Vision support using assistive aids and technology
Technology has advanced the growth of assistive technology for blind or partially sighted individuals. It is much easier for people to operate and have access to various devices that can enable them in everyday life. General household items like the telephone and radio can now be modified to have talking keyboards or large buttons to make daily living easier, including spoken programme guides for the television.
A range of assistive technology products has been developed for blind or partially-sighted individuals, from the more traditional aids (e.g. long cane, large-print reading material, talking books) to new computer-based technologies such as text-to-speech software, voice recognition and screen magnifiers.
VizWiz lets blind users recruit remote sighted workers to help them with visual problems in real-time. Users take a picture with their phone, then speak.
TV - Freeview
Smart Talkis a Freeview box developed to allow blind and partially sighted people to gain enjoyment from digital television. On-screen information is spoken aloud to the customer, including programme guides and menus. Users can change the speed at which the text is read out, as well as the colour and size of the text on the programme guide.
DAISY (Digital Accessible Information System) players play DAISY audible books and replace the old audio books on cassette tape format. Audio books can be obtained from the RNIB's talking book service.
Specialised equipment for partially sighted
UK based company specialising in the design, manufacture and supply of innovative aids for the blind and partially sighted.
Talking photo album
Insert photos into 24 transparent 'envelopes' and record 10-second messages for each. Holds standard 4"x 6" photos or symbols, drawings, newspapers clippings or text. Great for stories, communication books, step by step instructions and more. The user simply squeezes the play button to activate the speech.
Provides different languages and tells you the time.
Talking dictation centre clock
Daily reminder to take medication. Provides four alarms throughout the day.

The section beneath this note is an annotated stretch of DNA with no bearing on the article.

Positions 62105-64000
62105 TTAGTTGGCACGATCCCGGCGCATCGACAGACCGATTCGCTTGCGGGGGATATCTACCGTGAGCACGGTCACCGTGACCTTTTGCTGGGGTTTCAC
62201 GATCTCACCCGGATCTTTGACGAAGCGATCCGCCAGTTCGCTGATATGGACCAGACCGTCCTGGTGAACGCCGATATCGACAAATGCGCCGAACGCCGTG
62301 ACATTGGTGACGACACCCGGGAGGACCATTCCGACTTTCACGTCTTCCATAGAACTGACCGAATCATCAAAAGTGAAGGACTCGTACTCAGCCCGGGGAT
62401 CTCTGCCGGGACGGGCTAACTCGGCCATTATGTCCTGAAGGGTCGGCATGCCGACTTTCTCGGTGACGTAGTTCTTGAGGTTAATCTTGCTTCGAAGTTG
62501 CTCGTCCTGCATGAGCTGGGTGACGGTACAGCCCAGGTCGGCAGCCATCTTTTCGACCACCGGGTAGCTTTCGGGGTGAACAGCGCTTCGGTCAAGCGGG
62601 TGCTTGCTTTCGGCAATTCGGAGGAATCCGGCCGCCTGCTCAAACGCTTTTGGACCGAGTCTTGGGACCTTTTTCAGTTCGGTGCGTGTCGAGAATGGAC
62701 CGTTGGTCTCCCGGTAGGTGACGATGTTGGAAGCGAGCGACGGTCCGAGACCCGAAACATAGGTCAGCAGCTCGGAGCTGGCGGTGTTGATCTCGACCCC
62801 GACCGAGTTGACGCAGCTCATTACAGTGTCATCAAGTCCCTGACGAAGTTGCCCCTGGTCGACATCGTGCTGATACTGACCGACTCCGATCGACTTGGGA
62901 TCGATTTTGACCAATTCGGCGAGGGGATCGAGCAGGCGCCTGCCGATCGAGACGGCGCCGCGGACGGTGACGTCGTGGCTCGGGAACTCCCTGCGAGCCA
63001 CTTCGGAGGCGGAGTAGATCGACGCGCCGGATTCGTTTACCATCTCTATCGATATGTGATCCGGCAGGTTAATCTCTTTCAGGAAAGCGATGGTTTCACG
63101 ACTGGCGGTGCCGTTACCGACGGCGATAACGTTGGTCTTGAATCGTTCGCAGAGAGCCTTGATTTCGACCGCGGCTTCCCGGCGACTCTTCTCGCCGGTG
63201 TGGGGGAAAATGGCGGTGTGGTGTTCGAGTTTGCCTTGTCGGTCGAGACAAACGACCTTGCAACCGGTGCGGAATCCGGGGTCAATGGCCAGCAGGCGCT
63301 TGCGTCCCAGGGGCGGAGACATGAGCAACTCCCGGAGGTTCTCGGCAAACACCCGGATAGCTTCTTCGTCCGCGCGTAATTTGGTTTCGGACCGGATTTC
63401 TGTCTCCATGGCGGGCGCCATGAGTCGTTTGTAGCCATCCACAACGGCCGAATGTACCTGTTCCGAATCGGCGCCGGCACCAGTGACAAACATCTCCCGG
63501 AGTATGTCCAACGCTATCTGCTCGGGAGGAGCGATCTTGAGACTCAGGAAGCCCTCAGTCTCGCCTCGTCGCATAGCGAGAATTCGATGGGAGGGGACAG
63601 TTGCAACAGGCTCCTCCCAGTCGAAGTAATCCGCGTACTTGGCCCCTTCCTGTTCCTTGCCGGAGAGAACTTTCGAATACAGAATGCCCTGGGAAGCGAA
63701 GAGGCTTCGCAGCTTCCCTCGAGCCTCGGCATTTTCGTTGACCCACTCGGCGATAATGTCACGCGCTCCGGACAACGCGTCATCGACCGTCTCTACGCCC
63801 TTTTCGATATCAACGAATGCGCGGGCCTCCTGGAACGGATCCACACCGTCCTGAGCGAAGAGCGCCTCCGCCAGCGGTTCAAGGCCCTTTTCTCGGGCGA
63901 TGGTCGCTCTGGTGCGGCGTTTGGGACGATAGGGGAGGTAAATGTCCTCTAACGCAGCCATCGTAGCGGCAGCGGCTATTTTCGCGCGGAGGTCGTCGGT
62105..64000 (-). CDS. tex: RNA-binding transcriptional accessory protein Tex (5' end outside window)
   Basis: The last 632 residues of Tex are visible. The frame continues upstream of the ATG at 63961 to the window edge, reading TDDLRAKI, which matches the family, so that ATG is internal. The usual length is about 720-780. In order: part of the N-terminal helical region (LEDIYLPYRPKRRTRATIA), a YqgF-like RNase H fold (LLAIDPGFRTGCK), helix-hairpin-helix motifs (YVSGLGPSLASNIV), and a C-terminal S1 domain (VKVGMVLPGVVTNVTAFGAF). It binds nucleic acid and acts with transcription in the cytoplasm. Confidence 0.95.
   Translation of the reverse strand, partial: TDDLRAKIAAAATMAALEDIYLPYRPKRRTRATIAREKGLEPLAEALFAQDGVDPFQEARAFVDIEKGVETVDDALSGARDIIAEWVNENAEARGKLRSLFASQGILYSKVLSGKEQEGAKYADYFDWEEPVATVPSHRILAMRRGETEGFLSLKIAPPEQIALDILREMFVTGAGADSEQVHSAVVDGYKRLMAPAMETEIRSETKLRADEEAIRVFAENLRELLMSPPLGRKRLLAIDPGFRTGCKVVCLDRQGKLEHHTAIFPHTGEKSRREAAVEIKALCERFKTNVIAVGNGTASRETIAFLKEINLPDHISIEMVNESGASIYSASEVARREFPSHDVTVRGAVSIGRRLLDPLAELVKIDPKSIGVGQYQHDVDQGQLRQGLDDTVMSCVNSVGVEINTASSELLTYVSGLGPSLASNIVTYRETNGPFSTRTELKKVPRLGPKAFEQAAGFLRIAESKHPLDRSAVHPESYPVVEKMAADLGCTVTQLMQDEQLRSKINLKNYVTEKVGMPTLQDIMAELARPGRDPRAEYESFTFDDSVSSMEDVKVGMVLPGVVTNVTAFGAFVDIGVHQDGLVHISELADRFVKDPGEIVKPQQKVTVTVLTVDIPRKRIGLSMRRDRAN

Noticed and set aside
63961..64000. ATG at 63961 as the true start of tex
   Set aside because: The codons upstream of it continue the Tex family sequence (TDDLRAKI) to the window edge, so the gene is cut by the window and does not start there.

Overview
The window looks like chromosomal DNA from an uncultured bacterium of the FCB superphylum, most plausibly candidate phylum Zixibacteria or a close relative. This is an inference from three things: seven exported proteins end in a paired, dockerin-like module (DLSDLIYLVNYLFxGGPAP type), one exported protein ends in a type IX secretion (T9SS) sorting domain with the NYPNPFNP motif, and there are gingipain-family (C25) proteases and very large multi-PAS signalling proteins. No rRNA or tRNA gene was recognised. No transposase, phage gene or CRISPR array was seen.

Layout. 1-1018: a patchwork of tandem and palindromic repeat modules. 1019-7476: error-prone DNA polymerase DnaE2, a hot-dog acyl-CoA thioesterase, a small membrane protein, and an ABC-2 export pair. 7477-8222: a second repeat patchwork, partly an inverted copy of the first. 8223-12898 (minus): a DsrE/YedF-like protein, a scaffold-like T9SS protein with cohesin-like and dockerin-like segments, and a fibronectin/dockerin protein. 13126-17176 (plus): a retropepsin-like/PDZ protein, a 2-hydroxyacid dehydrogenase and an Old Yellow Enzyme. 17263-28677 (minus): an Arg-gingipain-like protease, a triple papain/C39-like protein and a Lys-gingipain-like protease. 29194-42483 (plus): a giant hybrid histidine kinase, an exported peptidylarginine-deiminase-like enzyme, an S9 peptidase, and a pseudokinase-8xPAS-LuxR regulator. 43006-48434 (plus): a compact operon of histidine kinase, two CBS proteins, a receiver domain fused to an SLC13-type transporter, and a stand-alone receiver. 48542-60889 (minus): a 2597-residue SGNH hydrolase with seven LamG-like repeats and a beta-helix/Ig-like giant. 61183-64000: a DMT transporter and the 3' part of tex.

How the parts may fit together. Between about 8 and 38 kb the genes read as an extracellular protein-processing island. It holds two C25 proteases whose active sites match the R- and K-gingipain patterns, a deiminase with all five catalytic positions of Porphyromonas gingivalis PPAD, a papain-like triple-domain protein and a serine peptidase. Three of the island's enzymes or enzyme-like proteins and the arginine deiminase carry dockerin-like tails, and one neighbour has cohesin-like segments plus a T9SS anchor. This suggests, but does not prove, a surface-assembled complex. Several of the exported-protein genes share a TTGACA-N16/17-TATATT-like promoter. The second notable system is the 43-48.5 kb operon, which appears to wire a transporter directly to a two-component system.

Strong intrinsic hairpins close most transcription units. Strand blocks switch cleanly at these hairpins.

Vibrating alarm pad
Place under your pillow - suitable for hearing and sight loss.
Pen friend voice labeller
Labels tins in the cupboard to allow blind people and those with difficulty reading to identify what is in the cupboard or identifying clothes, washable labels, etc.
Audible and vibrating liquid level indicator
Place the indicator to the side of the cup and it will beep/vibrate when the level of liquid is reached.
Talking measuring jug
A voice announces the measurement required in cups, ounces, millilitres, etc.
Talking food thermometer
Talking food thermometer
Announces temperature of food.
Jar and can opener
Hands-free, automatically opens jars and tins.
Portable magnifier, large print operating buttons. 1.5 - 8x magnification.
Dyslexic read light
Overlays for use in conjunction with a Kindle/iPad. Provides different coloured sheets.
USB memory stick player
Enables a person to listen to music, audio books, local talking newspaper and compact MP3 player.
Azabat talking computer games
Accessible computer games CD form and is supported by speech software.
Magnifying filter screen for televisions
Magnifying screens for attachment to flat panel TFT/LCD PC monitors. Comprises: doubled character size; anti-reflective coating; attachment arms adjustable to provide limited control of viewing magnification; screen folds flat for storage or transportation. Optional 15-inch, 17 inch or 19-inch models.